I love ramen, but the fat content of just one bowl will put me over a normal day’s recommended calorie intake, so I can forget about visiting a ramen shop on a Monday. Here’s what happened when I tried to fashion my own bowl of low-calorie ramen for a fasting day…

img_6542.jpgIngredients: (Makes  2 servings)
Shiratake noodles, 1 package: 20 calories
Vegetable stock, 3 cups: 75 calories
Bok choy, 100 grams: 15 calories
Mushrooms (I used baby portobellos), 100 grams: 13 calories
Garlic, 1 clove: n/a
Eggs, 2: 180 calories

The noodles were easy to prepare. The directions say to rinse, then boil them for 2 minutes to get rid of the “authentic aroma”. That’s just a gentle way of saying that they smell awful, but boiling did the trick. I let them dry for a while and then started to make the broth.

img_6543.jpg img_6547.jpg

I brought the stock, 1 cup of water, and a crushed garlic clove to a boil in a pot. Then I added the chopped vegetables and let them cook while I prepared the egg. I watched a video about how to make the perfect soft boiled egg and it said to bring 1/2 inch of water to a boil, drop in the egg and cook for 6 minutes and 30 seconds. The white inside wasn’t completely set, as I like it. I will let it cook for another minute next time. When time was up, I ran the egg under cool water so it would be easier to handle.

img_6550.jpgWhile the egg was cooling, I put the noodles in the broth and turned the heat off. I stirred to incorporate them and marinate a little while I peeled the egg.

Ramen…assemble! I discarded the garlic clove, poured half of the soup pot into a bowl, cut the egg in half and voila: homemade, fasting day-worthy ramen! Total for this bowl: 152 calories!

img_6558.jpgThe noodles didn’t have a discernible taste and were chewier than real pasta. They also don’t have much to offer in nutritional value, so the egg and veggies give the dish some needed protein and fiber. I saved half the soup for my next fasting day. 152 calories is light even for a fast day dinner. I could have added more veggies or even some chicken…or cooked up that second egg and ate the whole pot of soup! 304 calories is reasonable on a Monday.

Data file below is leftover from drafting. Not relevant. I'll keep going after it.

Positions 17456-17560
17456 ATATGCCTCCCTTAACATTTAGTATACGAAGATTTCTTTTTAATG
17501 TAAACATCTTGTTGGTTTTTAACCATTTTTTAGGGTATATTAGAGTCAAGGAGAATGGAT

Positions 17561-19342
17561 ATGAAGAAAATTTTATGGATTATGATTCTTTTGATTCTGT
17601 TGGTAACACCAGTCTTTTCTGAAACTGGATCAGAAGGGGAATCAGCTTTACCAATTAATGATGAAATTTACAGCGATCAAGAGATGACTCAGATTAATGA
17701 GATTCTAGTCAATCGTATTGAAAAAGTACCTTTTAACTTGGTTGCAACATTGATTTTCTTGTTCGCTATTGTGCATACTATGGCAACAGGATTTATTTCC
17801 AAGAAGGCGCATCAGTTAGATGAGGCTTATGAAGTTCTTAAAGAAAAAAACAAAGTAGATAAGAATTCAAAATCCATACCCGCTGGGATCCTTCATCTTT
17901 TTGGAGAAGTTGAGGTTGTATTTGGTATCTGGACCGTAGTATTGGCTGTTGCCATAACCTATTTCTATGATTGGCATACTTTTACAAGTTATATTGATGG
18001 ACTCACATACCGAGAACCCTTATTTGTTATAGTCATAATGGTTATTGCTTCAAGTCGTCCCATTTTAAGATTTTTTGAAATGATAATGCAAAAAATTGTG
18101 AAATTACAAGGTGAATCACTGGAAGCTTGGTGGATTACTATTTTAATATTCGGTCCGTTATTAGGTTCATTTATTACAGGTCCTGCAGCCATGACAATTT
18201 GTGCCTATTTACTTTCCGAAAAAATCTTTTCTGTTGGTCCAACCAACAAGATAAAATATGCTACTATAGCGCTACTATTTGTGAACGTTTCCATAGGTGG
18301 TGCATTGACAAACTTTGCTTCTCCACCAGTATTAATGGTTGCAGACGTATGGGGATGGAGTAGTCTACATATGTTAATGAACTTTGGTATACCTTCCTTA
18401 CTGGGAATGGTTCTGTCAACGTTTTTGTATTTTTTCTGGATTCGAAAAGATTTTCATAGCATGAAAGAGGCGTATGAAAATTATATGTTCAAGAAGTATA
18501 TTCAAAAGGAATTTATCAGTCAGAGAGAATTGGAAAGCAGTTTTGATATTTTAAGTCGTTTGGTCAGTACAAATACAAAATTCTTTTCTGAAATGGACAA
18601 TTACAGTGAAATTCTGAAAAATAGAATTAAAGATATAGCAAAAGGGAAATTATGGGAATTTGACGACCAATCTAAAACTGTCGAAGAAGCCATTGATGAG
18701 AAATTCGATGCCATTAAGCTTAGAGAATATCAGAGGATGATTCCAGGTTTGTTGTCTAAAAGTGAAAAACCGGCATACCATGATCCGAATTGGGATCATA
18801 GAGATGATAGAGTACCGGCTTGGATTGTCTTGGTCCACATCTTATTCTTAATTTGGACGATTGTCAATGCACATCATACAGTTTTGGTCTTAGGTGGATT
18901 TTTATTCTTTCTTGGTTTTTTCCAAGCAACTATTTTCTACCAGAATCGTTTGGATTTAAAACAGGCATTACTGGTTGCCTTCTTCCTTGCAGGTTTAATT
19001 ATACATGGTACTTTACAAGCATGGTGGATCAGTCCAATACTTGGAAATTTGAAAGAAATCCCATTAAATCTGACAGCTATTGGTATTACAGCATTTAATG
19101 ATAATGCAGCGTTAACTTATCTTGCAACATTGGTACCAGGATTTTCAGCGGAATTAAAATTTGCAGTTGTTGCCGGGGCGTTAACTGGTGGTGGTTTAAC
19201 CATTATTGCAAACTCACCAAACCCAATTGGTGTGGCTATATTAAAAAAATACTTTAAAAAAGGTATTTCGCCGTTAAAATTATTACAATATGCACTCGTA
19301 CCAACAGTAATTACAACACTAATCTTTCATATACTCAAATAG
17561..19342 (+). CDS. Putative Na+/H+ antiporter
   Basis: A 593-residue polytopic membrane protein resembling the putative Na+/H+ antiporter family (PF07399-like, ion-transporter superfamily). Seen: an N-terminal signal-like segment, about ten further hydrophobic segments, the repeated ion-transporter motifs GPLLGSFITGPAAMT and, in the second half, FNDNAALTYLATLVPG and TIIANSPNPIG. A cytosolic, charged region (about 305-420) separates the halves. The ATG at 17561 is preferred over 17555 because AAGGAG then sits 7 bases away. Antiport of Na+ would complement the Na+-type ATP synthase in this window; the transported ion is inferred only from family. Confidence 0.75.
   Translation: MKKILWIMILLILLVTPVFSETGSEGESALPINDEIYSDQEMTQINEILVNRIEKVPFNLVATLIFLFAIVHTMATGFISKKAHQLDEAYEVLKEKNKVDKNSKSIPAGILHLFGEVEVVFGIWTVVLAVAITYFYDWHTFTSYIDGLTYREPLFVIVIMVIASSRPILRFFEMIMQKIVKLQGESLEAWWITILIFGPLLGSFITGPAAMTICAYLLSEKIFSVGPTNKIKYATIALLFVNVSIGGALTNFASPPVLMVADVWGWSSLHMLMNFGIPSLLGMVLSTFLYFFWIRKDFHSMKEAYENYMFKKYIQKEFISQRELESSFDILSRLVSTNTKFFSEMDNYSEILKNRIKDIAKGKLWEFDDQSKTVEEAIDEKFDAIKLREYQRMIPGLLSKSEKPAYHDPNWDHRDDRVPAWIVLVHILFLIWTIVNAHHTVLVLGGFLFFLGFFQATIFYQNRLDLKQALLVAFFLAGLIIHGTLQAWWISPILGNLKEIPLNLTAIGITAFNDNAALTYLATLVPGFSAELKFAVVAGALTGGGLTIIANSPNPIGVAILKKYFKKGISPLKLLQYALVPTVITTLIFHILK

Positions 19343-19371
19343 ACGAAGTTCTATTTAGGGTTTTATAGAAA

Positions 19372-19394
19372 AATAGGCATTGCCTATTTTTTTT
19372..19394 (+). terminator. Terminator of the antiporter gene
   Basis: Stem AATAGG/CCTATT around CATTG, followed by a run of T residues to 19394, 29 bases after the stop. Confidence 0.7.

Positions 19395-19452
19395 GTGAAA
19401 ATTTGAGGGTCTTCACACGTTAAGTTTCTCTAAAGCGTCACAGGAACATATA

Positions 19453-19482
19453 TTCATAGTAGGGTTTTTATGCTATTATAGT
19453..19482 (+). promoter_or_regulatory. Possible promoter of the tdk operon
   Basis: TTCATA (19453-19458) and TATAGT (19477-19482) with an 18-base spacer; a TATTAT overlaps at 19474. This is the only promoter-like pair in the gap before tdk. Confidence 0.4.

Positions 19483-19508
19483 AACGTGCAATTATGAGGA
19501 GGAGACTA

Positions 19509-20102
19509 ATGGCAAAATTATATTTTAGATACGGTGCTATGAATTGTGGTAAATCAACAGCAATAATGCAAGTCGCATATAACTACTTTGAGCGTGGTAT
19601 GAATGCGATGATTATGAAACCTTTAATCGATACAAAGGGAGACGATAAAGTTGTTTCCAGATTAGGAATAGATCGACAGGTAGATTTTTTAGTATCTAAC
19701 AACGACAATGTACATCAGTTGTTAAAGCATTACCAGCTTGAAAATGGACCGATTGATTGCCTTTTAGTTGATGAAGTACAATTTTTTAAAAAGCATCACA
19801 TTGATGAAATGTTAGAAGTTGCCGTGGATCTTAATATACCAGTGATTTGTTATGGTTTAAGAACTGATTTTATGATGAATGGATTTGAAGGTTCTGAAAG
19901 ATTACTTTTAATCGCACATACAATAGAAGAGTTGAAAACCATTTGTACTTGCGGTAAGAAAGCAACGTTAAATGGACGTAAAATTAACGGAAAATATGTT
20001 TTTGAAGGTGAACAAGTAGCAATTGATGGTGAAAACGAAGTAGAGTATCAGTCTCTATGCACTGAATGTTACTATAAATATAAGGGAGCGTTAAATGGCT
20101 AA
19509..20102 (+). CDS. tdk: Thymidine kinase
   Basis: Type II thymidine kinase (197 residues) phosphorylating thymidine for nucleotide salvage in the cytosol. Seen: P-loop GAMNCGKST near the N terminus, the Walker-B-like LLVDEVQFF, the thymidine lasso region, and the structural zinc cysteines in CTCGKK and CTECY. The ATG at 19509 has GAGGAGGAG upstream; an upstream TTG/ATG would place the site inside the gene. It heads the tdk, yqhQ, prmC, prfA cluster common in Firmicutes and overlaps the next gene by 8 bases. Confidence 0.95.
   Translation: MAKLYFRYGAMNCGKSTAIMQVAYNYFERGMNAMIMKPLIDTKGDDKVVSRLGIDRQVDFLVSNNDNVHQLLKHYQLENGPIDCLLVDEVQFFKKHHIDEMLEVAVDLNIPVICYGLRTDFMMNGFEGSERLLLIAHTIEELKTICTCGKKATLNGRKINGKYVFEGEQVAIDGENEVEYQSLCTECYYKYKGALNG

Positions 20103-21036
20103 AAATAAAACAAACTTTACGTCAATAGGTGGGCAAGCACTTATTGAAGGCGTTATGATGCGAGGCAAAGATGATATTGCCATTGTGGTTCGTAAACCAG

The taste? Not as great as the bowl of authentic ramen I had last week, but that’s not fair. Pork makes everything taste better.

F**k Cheat Days

cat-709987_1920Which would you rather do each week?

Diet 6 days and have 1 “cheat day”


Eat like a normal f**king human being for 6 days and diet only 1 day?

If you’re seriously thinking about this, then we can’t be friends.

Oh, by the way: I HATE the concept of “cheat days”.

Cheating, by definition, is wrong. If you look up the definition of “cheat”, other undesirable words  come up with it: dishonest, trickster, hoaxer, fraud, fake, snake oil salesman (still not sure about the origins of this one, but it sounds gross).

Most people with a conscience feel some sense of guilt when cheating on anything (with the possible exception of death). I notice this theme when I read diet blogs and first-person articles about people who incorporate a day of indulgence into their otherwise healthy routines. I also notice they don’t go all-in on their cheat days. They hold back because they feel guilty and are afraid of possibly ruining the progress they’ve made.

That last part is understandable. Dieting is hard and setbacks hurt, but I think if you’re going to adopt new habits to improve your health, then you’re not doing yourself any favors if one of those new habits is feeling guilty about enjoying yourself. It’s like trading one problem for another.